Encounter With Terminal Canine Lymphoma (What A
On August 26,
2008, Josh went to MSU for his regular
every-six-months follow-up check. The doctors found
a growth on a small lesion under his belly.
Further tests confirmed it was Stage IVa Lymphoma,
a late-stage cancer already present in his liver and spleen.
following, Josh began the University of Madison-Wisconsin
protocol for treatment of Lymphoma. With hardly any
noticeable side-effects (except heavier breathing,
getting tired faster, daily swings in taste
preferences/diet, and different elimination habits), Josh
lived a pretty much normal "beagle" life. In the
eleventh week of the 24-week protocol, Josh went out
Getting Josh back into remission would be difficult,
Josh began CCNU (Lomustine) treatment. Several weeks
later, we found it hadn't worked at all.
resort option tried was the MOPP (Mustargen-based)
protocol. One week after treatment, it was found to
be totally ineffective. After trying a second
treatment (hoping for results), it was clear that
Josh's time was short. The miracle we had prayed for
was not going to happen again.
five months went sooo quickly. Josh went everywhere
his owners did. We knew he felt well when he perked
up his eyes and ears when he heard, "Do you want to go for a ride in
the car?" and "Do you want to go for a walk in the
woods?" Josh enthusiastically came along with
Mom & Dad
everywhere we went (even walking to nearby church!). Josh's
favorite thing (up to two days before he died) was
walking in the woods...sun, snow (record amounts),
freezing cold, or shine.
brisk wandering around and sniffing and "marking"
everything, Josh would enjoy going to the drive-thru
afterwards for an ice cream cone. Tom (a.k.a. "Dad") would eat the
top ice cream and then pack the ice cream tightly
into the cone with his tongue. Josh would enjoy
licking the cone completely clean while Dad held it
for him. Then Josh would eat the top half of the cone. Finally, he would
take the bottom half of the cone from Dad's hand and put it entirely
in his mouth.
(Note: Be careful!
Too much ice cream can
cause diarrhea in dogs [Opposite of humans!] But its not as bad as eating
dry cat food. Thank God Josh had a STRONG stomach
and colon. Like any spoiled dog, Josh easily adapted
to people food and
snacks, and overcome his "normal" instincts for
dog food. His favorite things (beside ice cream)? Anything humans ate (except McDonald's Chicken
Nuggets and French Fries).
Would we have
done the Lymphoma treatments again?
Absolutely. In a heart-beat.
Josh's reaction to the chemotherapy was
hardly noticeable. Since they don't need the
extensive cure required in humans, dogs do not lose
their hair, etc. As for remission, be aware that once a dog is out
of remission, getting back into remission is
hard...and won't last nearly as long as the first remission.
As in any
hospice protocol, pain management with
steroids can be remarkably effective. Don't be
afraid in the final week or two to kick up the
dosages (as necessary) to maintain comfort. At the
same time, recognize that when your pet's quality of
life greatly declines (no more appetite, obvious
pain, inability to gather strength to walk, etc.), it's time to say goodbye.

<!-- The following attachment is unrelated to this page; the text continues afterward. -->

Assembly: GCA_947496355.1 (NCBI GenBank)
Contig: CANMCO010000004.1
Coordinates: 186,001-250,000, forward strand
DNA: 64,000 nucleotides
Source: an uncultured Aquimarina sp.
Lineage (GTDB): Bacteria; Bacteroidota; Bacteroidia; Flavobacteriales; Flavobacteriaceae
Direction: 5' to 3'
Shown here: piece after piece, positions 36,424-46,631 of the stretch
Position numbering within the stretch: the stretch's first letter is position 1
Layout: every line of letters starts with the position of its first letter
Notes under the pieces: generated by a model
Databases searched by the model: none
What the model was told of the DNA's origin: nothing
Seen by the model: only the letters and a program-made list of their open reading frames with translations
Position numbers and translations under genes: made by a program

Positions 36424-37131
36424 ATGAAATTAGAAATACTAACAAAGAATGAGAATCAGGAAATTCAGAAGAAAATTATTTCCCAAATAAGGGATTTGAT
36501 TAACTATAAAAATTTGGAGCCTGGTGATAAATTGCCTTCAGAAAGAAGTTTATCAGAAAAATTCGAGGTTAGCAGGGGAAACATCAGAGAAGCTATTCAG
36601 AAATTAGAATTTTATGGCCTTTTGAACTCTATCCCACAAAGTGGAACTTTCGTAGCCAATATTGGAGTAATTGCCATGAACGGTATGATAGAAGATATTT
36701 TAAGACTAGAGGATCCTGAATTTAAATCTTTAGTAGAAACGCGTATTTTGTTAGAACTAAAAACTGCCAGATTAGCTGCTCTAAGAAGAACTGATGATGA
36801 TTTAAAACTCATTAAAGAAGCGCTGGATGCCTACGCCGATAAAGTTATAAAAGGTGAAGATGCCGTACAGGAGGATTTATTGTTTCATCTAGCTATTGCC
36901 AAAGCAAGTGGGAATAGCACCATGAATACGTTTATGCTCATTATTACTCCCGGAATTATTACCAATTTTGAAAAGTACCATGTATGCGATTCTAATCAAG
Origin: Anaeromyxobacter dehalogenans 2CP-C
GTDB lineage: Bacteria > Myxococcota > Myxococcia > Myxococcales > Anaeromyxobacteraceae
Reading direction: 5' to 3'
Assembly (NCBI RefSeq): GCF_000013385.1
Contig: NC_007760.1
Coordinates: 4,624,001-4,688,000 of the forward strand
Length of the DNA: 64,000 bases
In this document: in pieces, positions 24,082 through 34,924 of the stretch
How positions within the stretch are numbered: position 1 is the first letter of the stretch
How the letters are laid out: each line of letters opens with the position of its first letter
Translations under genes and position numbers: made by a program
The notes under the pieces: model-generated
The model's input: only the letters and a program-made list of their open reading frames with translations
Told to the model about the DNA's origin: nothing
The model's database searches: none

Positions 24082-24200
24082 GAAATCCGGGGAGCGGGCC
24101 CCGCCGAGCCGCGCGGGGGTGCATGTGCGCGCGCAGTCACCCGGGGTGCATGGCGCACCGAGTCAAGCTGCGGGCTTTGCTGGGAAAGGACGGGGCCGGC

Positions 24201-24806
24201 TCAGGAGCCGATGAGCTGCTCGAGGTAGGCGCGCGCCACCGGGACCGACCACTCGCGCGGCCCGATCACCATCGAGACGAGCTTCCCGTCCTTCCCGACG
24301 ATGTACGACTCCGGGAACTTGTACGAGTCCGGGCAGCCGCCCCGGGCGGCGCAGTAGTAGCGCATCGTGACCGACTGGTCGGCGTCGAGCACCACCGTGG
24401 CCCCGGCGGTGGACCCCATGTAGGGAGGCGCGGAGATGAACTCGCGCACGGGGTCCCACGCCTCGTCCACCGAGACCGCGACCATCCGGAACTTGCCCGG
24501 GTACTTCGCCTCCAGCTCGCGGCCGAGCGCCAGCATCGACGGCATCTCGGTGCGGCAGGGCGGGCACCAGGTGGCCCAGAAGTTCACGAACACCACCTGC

In our case, we also wanted to be sure that Josh's
cancer wouldn't turn into something traumatic for
all of us. Just take it "one day at a time," cry the tears you
need, and cherish and thank God for the remaining time you have...and
the blessing He has given.
We offer a special
thanks to the Doctors and staff (including Sally,
the always-friendly and helpful receptionist) at Michigan State University's
Small Animal Clinic's Oncology Center. Thanks especially Drs. Erfourth
and Dr. Kim. A very special salute to
Clinic's doctors--including Josh's
physicians Dr. Monica (who administered the
UW-Madison chemo and final medical care) and Dr. Duncan (whose
kindness, expertise and phone calls to us were certainly beyond the call of duty), and
to so many other caring staff people at Oakland
Animal Clinic who also
assisted Josh's regular "celebrity" visits. (According to
Bob, Josh was a "chick magnet").
A very special
thanks to Dr. Wm. Ebinger,
Veterinary Vision of Rochester, whose compassionate
support and professional intervention in Josh's
final weeks. WOW!!! What a remarkable veterinarian. He provided
expert diagnosis and
treatment for the swelling of Josh's third eye lid
which, because of the lymphoma, had totally covered
Josh's eyes and obscured his vision. Dr. Ebinger's intervention enabled Josh to
maintain the best quality of life possible--walking,
eating, and seeing Mom and Dad--in his final two
weeks of life. It meant so much to be able to look
at Josh and know he could look at us, too, and see
how we cared and were watching for him. (BTW, lymphoma often presents itself as
swelling of the eyes).
God Bless You,
We Love You And
Will NEVER Forget You!
(Nor Will We Forget All Who Helped Josh's Hospice
Dad & Mom
(a.k.a. Pr. Tom & Cheryl),
Michelle & Bob (Sister and Step-Brother by Marriage),
Grandma & Grandpa (a.k.a. Dick & Carolyn) , Sally
(The Dog), The Guinea Pigs, and Miranda (the stupid
cat whose food Josh always ate).
Thanks To All Who Supported And Prayed For Us And
Josh: tor Pastor Tom's Friends at Gethsemane
Lutheran, Rochester Hills, Michigan;
Supervisors and Workers at the Oakland County
Department of Human Services, Pontiac, Michigan; and
Last Christmas 12/25/08
With The Santa Claus At PetSmart